Tony Hawk’s Pro Skater HD Review – PS3September 3, 2012
It’s becoming quite the trend to remake things these days. Whether they’re full-fledged, built-from-scratch updates like Tony Hawk’s Pro Skater HD, or simple gussied-up HD collections, it seems like a month hardly goes by without mention of a new classic getting the hi-res treatment. It makes sense from a business standpoint: take a tried and true formula that’s proven to sell millions, put a small amount of effort into some upgraded modeling and texturing, and voila. A license to print money. Some of these games are best left to our memories, as age hasn’t been kind to them. But sometimes, a game is so classic that even the hands of time can’t blemish its greatness. Considering that PlayStation gamers have had backwards compatibility yanked out from under them, Tony Hawk HD is the best (and only) way for fans to relive a late-90s classic.
You can think of Tony Hawk’s Pro Skater HD as a compilation of the best levels from Tony Hawk 1 and 2 (DLC levels from Tony Hawk 3 will be available later). TH3’s Revert move is missing, which allowed you to continue combos after landing a trick on half pipes etc. But luckily the devs threw in TH2’s Manual move, which lets you tie together tricks all over a level. The gameplay still feels fast and smooth after all these years, although Neversoft’s original code is left largely unchanged. The addictive quality is definitely still here, and you’ll often be hitting the instant retry button in an attempt to build the longest possibly chain of tricks and multipliers. As you make your way through the game’s Career mode, you’ll be able to upgrade your skater with new boards, tricks, and upgraded stats, allowing for even longer combos. Since the game punishes you for reusing the same tricks, it encourages creativity. Watching a master THPS player at work is like a ballet of 90s nostalgia.
However, unlocking levels in Tony Hawk’s Pro Skater HD still feels like a grind, as you’ll need to collect a ridiculous amount of items to unlock the next level. I feel like a good compromise would have been to include a really high score for each level, which, when attained, unlocked the next environment. That way those that just want to skate can just have fun and deal with collection later. The collectible items’ locations are even shown on the start menu map, so what’s the point? It’s just a cheap device to extend the game’s longevity, and while the controls may still hold up when busting tricks, they fall apart when trying to navigate through complicated terrain trying to find floating cash or DVDs. It would have been nice to at least include the ability to get off your board and look around, climb, etc., like in the Underground games.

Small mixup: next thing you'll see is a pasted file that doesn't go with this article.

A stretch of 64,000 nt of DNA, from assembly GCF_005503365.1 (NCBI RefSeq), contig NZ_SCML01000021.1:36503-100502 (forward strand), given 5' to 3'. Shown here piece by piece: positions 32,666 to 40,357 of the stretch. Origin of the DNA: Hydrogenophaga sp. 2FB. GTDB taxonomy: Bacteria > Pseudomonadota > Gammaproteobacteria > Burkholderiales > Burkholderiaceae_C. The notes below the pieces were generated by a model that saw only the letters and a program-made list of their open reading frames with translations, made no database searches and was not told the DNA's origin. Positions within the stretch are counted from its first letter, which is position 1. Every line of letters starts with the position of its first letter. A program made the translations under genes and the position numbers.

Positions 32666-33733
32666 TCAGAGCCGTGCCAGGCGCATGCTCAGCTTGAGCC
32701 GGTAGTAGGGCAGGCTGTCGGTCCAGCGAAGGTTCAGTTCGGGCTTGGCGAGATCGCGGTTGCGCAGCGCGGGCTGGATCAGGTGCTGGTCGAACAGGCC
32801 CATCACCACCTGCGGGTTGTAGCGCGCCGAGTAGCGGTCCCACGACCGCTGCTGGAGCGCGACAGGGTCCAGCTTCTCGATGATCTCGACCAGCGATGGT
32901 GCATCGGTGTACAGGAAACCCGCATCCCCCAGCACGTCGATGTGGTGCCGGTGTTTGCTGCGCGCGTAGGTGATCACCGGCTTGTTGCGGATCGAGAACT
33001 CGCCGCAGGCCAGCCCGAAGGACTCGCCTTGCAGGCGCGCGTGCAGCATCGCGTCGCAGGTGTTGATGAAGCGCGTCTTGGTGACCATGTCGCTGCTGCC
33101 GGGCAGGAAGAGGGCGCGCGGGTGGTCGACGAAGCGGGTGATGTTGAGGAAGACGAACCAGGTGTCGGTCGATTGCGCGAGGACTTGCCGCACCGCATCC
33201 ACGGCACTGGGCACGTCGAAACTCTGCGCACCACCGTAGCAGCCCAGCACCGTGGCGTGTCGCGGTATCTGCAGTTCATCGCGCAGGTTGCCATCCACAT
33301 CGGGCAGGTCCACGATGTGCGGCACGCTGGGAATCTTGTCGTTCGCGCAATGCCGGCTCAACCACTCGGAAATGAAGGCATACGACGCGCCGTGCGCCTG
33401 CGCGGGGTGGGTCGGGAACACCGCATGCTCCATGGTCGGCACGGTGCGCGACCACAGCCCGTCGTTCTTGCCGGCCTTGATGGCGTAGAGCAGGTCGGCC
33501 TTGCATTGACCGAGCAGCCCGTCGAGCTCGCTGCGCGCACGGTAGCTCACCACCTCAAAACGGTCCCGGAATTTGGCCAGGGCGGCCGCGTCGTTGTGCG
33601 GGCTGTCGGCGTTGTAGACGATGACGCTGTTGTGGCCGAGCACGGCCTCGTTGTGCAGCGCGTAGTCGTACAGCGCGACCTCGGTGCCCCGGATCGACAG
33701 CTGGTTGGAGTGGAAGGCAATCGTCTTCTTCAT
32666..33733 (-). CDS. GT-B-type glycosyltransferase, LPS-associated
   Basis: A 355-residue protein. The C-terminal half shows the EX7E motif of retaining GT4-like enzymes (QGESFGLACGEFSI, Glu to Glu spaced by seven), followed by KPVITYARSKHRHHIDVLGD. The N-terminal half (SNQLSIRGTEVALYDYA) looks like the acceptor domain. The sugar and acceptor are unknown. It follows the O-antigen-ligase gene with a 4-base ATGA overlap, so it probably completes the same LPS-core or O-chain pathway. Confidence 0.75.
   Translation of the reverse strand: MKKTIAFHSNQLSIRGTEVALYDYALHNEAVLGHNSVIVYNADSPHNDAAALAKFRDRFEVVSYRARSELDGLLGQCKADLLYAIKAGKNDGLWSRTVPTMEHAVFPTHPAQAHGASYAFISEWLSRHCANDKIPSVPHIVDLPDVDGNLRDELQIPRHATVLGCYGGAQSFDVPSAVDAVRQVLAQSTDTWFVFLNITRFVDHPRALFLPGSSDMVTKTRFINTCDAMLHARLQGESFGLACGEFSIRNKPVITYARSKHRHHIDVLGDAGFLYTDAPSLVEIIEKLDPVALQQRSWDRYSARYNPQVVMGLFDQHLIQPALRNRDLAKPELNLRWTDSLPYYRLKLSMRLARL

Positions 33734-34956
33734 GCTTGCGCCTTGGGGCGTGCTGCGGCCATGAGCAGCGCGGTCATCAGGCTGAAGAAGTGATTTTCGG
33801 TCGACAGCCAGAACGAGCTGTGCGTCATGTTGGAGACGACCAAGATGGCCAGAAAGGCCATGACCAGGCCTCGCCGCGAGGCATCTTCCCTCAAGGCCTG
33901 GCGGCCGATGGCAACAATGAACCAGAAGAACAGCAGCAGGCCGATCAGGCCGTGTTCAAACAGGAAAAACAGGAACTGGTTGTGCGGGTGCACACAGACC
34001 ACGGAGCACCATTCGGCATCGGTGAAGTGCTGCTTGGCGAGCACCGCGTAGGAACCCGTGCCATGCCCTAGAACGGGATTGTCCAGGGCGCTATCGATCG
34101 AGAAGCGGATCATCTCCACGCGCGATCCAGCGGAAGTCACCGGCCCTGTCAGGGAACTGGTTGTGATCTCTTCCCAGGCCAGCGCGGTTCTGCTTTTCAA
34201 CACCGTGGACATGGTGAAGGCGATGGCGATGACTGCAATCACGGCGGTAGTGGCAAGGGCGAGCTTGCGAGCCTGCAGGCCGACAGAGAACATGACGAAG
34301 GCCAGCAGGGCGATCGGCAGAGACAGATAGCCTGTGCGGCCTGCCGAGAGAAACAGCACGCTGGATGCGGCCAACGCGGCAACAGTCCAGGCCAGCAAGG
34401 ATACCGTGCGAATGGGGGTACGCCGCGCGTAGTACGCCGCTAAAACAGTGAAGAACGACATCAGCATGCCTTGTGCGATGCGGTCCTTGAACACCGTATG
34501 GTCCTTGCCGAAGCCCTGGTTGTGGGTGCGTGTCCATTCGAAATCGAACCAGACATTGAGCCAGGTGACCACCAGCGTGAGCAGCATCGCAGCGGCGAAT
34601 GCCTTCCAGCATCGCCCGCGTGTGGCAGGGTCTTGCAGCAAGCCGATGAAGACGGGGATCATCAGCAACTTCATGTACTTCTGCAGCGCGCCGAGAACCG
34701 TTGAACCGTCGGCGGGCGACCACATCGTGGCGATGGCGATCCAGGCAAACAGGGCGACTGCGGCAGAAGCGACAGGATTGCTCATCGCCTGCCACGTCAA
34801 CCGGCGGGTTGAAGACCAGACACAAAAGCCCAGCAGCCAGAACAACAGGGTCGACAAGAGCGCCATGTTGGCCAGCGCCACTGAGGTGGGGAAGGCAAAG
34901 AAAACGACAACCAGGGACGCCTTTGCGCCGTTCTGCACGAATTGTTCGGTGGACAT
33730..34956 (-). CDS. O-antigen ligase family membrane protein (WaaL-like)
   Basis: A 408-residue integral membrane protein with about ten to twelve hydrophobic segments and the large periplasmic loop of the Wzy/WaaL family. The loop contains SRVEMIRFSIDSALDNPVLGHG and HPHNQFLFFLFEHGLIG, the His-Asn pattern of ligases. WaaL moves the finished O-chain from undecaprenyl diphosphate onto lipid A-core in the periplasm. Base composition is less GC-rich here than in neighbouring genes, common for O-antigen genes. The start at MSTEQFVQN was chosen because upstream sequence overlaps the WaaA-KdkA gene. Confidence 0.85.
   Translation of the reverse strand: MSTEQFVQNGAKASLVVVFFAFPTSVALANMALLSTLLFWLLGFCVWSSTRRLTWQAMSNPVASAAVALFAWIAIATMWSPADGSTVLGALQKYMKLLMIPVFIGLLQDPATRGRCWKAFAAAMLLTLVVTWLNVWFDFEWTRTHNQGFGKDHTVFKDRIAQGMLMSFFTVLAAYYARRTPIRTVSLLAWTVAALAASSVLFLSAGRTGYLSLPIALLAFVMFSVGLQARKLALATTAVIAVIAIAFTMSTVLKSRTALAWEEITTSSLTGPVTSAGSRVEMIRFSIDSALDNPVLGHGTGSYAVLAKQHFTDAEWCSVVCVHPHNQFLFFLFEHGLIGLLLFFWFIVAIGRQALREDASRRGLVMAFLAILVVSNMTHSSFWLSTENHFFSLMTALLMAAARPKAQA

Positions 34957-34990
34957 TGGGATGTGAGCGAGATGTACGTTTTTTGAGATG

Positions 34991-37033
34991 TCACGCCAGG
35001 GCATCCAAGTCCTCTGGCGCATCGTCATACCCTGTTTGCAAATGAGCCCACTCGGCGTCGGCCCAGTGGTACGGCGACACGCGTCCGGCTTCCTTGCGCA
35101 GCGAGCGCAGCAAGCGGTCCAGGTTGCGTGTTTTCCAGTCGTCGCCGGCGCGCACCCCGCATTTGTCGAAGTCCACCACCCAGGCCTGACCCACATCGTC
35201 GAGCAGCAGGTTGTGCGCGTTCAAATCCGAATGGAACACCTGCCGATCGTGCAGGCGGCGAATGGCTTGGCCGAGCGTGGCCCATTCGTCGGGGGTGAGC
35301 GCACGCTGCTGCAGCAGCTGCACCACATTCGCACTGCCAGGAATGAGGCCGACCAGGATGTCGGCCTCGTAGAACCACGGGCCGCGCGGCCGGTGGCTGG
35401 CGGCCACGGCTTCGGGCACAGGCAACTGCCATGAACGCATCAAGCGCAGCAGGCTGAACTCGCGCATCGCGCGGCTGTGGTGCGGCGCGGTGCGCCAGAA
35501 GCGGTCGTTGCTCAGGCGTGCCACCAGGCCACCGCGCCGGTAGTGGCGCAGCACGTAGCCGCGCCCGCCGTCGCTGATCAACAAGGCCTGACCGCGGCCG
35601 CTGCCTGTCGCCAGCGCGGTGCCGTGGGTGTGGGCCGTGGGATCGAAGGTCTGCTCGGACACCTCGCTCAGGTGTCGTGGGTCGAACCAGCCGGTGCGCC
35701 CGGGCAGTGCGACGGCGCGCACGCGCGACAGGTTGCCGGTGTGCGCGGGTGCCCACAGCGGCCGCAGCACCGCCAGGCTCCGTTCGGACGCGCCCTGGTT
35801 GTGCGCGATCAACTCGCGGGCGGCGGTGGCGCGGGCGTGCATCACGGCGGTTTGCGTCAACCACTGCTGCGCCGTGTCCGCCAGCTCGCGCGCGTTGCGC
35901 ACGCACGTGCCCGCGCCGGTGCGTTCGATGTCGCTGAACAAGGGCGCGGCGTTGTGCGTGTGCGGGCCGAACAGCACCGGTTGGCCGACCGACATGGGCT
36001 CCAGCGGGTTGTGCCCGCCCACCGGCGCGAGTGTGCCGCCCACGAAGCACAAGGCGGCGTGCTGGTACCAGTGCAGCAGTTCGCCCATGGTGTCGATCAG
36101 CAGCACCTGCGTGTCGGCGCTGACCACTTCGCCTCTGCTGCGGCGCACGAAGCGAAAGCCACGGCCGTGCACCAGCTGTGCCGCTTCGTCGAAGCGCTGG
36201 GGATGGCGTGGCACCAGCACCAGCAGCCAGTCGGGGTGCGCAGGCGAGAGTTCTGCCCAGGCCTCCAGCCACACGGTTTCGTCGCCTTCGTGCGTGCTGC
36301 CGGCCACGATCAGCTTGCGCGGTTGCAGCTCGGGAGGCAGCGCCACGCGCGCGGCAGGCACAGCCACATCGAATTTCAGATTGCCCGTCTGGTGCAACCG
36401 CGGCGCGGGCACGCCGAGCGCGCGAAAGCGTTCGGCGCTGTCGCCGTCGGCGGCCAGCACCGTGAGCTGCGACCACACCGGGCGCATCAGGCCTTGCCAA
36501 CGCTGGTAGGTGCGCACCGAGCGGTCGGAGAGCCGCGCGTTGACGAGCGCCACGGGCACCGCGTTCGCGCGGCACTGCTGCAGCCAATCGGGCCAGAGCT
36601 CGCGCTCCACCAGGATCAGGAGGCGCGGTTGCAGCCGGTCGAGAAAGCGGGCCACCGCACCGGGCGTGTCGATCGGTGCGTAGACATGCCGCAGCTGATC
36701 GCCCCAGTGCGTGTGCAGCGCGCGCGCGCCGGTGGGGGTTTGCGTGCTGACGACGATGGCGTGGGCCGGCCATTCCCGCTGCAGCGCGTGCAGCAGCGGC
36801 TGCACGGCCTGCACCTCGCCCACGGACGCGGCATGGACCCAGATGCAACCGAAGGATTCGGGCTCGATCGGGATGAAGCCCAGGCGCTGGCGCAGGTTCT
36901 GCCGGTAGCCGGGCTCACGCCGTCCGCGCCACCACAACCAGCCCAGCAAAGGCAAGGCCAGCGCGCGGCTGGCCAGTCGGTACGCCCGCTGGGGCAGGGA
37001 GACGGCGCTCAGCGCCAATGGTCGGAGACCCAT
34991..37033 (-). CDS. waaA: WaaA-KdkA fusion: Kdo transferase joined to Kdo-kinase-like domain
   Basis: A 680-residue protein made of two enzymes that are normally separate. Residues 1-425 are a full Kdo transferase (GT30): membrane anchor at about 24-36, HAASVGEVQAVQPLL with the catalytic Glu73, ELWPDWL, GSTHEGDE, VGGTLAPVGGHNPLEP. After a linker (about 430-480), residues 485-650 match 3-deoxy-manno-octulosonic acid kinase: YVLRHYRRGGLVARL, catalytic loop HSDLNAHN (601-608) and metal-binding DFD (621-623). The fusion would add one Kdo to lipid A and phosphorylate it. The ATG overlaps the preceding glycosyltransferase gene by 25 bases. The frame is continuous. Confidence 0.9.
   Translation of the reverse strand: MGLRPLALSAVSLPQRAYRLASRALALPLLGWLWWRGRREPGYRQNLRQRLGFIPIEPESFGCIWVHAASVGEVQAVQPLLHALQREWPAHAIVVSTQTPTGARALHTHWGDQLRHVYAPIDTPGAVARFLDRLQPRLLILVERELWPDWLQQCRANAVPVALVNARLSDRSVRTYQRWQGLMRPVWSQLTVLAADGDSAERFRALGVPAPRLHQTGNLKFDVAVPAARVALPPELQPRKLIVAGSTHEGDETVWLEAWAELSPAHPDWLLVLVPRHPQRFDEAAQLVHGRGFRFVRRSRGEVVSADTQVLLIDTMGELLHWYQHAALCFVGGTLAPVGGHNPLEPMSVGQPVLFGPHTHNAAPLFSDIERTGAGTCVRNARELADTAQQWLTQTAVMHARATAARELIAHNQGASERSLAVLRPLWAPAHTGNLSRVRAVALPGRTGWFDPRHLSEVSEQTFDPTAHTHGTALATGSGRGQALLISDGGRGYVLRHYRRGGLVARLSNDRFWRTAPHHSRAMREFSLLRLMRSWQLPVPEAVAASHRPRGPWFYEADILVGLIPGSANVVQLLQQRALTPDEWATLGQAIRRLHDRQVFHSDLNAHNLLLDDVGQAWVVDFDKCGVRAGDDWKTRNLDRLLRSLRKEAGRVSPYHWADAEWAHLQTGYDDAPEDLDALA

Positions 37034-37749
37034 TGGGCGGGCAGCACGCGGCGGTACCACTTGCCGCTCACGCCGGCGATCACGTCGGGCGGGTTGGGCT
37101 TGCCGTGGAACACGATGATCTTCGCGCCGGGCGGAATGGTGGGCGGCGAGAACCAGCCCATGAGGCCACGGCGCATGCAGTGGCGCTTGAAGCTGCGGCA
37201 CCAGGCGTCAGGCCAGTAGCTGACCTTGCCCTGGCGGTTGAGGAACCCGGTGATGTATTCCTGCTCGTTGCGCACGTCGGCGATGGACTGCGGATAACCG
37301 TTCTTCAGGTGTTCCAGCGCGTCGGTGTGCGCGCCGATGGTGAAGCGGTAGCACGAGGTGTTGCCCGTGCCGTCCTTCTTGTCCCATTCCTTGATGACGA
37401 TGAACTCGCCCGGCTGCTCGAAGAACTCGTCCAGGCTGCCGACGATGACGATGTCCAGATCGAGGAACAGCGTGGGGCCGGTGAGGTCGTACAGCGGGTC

If you’re old enough to remember the originals, you’ll appreciate the polished, updated graphics. While nothing jaw-dropping by today’s standards, the skaters are well-represented with accurate facial modeling, flowing hair and physics- affected clothing. The environments are vivid and have a grittier, more realistic feel than before. It’s a far cry from the blocky, blurry, foggy visuals of the PSone and N64 versions. The animation in Tony Hawk’s Pro Skater HD looks better, but it still feels a bit wonky at times, especially on bails. Also, the Unreal Engine 3-powered visuals have the trademark texture pop-in upon loading a level. Still, it looks markedly better than the originals.
The levels in Tony Hawk’s Pro Skater HD are ever so slightly different than before, but most won’t notice. As stated before, there is now a map included to show you where all the collectibles are, and when you 100% all levels, you’ll unlock new modes. All together, there’s Career, Free Skate, Hawkman, Big Head Survival, Graffiti, Trick Attack, and the final unlockable mode, Projectives. These are insanely hard objectives that only the best of the best will achieve. There’s online multiplayer, but sadly split screen isn’t included. The $15 price point is justifiable, as there is a solid amount of game to be had here. That price point also means some cutbacks, however, and there are some noticeable omissions- only half the original music is here, there are missing skaters (Chad Muska and his boombox, and Bucky Lasek), and there are only seven levels. There are new skaters included, however, such as Tony Hawk’s son and some female pros. Some of this of course comes down to licensing issues; 13 years is a long time. If THQ wanted to remake WWF No Mercy today, there would obviously be a completely new roster, replacement music, etc.
The irony of it all is that the most successful Tony Hawk title in years is a straight-up port of the original two games. This franchise strayed too far from its roots (as the landfills full of Tony Hawk: RIDE peripherals can attest to), and thus slowly became an unplayable mess. As Tony Hawk’s Pro Skater HD shows us, sometimes going back to your roots is the best way to move forward.